[This is a portion from a larger book review of Toxic Faith by Arterburn and Felton written for the a colloquium in 1993. In an effort to head off abuse in the church, students have earlier read and critiqued The Subtle Power of Spiritual Abuse, by VanVonderan. Many also have read Toxic Faith. This paper was written in the midst of internal struggles in the fall of 1993.]
I think the largest single source of complaints today come from those who depend on their group and leaders as though they were parents. This is also the least resolved area, and the least understood area. We know of many cases where people expected their home church to meet all their relational needs without any initiative from them. I have been confronted often with cases of people who are furious that others from their group (especially leaders) would not call them often enough. Many of the claims of abandonment, "neglect" and abuse we hear today are only compatible with addictive dependence.
The notion that leadership neglect is abuse, for instance, suggests an understanding of leadership that is analogous to parents and children. This is out of order. Children are entirely dependent on their parents, and must be supervised closely at all times. Therefore neglecting them is abusive. This argument cannot be applied to church leaders and their members without accepting a dependency model that conforms somewhat to the descriptions of addiction in Toxic Faith.
Ministry houses have fostered dependence at times by urging members to avoid certain behaviors or to engage in other behaviors. Young leaders in these houses have often not understood how to lead individuals into a realization of their own Christian convictions, and have simply by-passed this process for the easier solution of telling people what to do. The squabbling in these houses often reminds me of those in families.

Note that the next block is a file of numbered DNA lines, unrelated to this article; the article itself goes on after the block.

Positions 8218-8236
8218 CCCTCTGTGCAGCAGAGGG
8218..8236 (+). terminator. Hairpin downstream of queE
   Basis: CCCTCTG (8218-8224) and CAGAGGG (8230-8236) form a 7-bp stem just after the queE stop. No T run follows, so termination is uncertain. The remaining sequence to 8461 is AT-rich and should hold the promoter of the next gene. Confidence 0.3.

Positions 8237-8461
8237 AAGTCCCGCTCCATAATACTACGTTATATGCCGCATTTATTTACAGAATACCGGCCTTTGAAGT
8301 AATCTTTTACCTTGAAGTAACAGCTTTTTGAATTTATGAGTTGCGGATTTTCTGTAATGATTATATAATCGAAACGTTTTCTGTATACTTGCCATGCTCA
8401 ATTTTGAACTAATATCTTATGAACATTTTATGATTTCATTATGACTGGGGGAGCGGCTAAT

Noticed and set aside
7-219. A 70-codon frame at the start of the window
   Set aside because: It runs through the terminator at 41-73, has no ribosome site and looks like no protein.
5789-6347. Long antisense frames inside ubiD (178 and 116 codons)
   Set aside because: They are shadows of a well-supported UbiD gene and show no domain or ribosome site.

Sometimes the fact that leaders have directed their attention to new people has been interpreted as rejection or love-bombing by other members. But I think this again signals dependency and relational addiction. The leader may be culpable in cases where dependency has been encouraged, and no transition was provided. But how are we to keep the evangelistic tone of our church without creating these hard feelings? Certainly moving to gather evangelistically minded people together seems to promise some improvement here.
We hear abuse complaints involving abandonment by leaders who go on to pursue further ministry opportunities. I submit that some of these complaints come from religious and relational addicts who will be satisfied with nothing less than a permanent dependent relationship with their leaders similar to a marriage. In this case, leaders are also being subjected to abuse as they are actually imprisoned by their people. I can cite numerous cases of leaders who have come to me distraught that their people were demanding more love and care than the leader could provide. In recent discussions with angry members who feel betrayed by their leaders because the group went into Ministry Networking, the members were surprised by the suggestion that their leaders should have freedom to do what they want. So many of our worst complaints come from leaders and ex-leaders who felt pressured and controlled, not by church hierarchy, but by the people in their own groups!